Do you know what a cookie or a pixel does? Most people, outside of online marketing professionals, do not know anything about cookies and pixels; including, the differences between the two.
These items are often lumped together and their roles poorly understood. While cookies and pixels work in conjunction with each other they are entirely separate entities.
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In order to fully understand how pixels and cookies function together, you need to have a little bit of background knowledge about servers and how they operate.
Servers and How They Work
A server is a computer that delivers information to your computer. There are two basic types of servers: the web server that provides content through websites and the ad server that delivers advertisements.
Cookies and Real-Life Applications
Cookies can be described as codes placed on your internet browser through a web server. These cookies gather and store different types of information; however, their main goal is to store information about you and your relationship with the website that placed the cookie on your browser.
In addition, cookies can be used to store information about your shopping behavior on a website. Cookies can provide advertisers with targeted information about your likes and dislikes.
The Truth About Pixels
Web servers and ad servers do not talk to each other. Because of this developers created a tool to act as an intermediary. This intermediary tool is known as a tracking pixel.
A pixel is a transparent square that is embedded on a webpage or an email. When a webpage or email is downloaded so is the pixel. The pixel communicates with the webserver. When a particular task on the website is completed the pixel will instruct a cookie to be deposited on the browser.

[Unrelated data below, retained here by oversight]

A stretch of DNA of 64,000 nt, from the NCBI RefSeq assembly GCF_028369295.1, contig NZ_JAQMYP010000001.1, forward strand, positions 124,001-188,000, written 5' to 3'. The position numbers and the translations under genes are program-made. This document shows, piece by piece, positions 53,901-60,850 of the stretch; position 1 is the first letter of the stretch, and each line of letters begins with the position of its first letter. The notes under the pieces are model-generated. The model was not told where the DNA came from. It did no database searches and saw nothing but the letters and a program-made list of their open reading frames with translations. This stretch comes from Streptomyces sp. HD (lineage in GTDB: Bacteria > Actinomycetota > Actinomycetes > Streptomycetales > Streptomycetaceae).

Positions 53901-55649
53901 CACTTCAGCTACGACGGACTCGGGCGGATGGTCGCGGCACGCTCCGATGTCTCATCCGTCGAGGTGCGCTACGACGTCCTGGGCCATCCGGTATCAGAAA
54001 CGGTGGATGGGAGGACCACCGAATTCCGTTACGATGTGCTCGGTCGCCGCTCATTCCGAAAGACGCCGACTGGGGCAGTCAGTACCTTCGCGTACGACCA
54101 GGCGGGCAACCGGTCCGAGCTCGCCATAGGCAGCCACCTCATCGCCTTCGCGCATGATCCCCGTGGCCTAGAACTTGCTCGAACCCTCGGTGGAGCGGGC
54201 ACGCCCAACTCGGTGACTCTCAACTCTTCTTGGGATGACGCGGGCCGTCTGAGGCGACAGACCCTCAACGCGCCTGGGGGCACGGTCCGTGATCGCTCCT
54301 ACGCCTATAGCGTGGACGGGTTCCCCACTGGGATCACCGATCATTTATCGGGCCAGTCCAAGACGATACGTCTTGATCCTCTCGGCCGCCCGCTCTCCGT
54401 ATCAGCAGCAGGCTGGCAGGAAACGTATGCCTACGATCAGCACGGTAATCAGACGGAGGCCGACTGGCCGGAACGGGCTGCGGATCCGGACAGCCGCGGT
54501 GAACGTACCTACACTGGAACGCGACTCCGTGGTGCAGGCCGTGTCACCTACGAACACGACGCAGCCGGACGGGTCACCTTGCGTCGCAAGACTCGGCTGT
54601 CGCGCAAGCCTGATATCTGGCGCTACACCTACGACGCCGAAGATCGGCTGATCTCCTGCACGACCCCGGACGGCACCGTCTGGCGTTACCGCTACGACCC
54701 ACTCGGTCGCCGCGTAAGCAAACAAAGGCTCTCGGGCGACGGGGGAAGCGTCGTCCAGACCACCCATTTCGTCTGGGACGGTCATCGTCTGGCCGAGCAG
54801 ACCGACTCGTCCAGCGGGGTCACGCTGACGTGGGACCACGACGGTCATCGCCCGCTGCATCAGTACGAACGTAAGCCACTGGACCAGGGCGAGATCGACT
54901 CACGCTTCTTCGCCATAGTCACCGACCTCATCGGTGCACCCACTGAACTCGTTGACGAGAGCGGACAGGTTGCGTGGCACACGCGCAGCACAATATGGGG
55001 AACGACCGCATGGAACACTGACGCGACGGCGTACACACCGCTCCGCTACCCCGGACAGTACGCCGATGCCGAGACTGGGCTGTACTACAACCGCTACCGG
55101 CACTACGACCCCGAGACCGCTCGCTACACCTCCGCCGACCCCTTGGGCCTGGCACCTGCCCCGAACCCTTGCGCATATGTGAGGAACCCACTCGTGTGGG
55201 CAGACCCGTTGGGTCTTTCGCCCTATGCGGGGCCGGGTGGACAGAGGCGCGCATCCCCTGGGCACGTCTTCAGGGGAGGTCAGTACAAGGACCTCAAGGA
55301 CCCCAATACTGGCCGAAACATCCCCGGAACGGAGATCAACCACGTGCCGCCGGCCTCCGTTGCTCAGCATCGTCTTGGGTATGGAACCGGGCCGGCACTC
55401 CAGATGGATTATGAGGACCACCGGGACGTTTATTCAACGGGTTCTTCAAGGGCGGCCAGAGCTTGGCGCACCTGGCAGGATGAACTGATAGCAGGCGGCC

The server is able to read the information stored in the cookie and can trigger the ad server to follow the user with targeted ads.
What Is the Difference Between the Two?
A pixel will record information to be sent to the server while a cookie will store that information on the browser for later use. They work together but they do separate jobs.
What Cookies and Pixels Don’t Do
Cookies and Pixels do not collect personal data like your name, address, or financial information. Instead, they assign a unique user code that records your behavior and personal preferences to customize your online experience.
How Cookies and Pixels Work Together
Consider what happens when you visit Victoria’s Secret and view a couple of handbags. When you leave the page to read a news story Victoria’s Secret will record this information in the form of a cookie; including, information for advertisers. This information will be stored on your browser.
While reading the news story on your local news site you will begin to see relevant Victoria’s Secret appearing.
The goal is to get to you to return to the site to make a purchase at the original site.
Together pixels and cookies work to capitalize on your interests and preferences.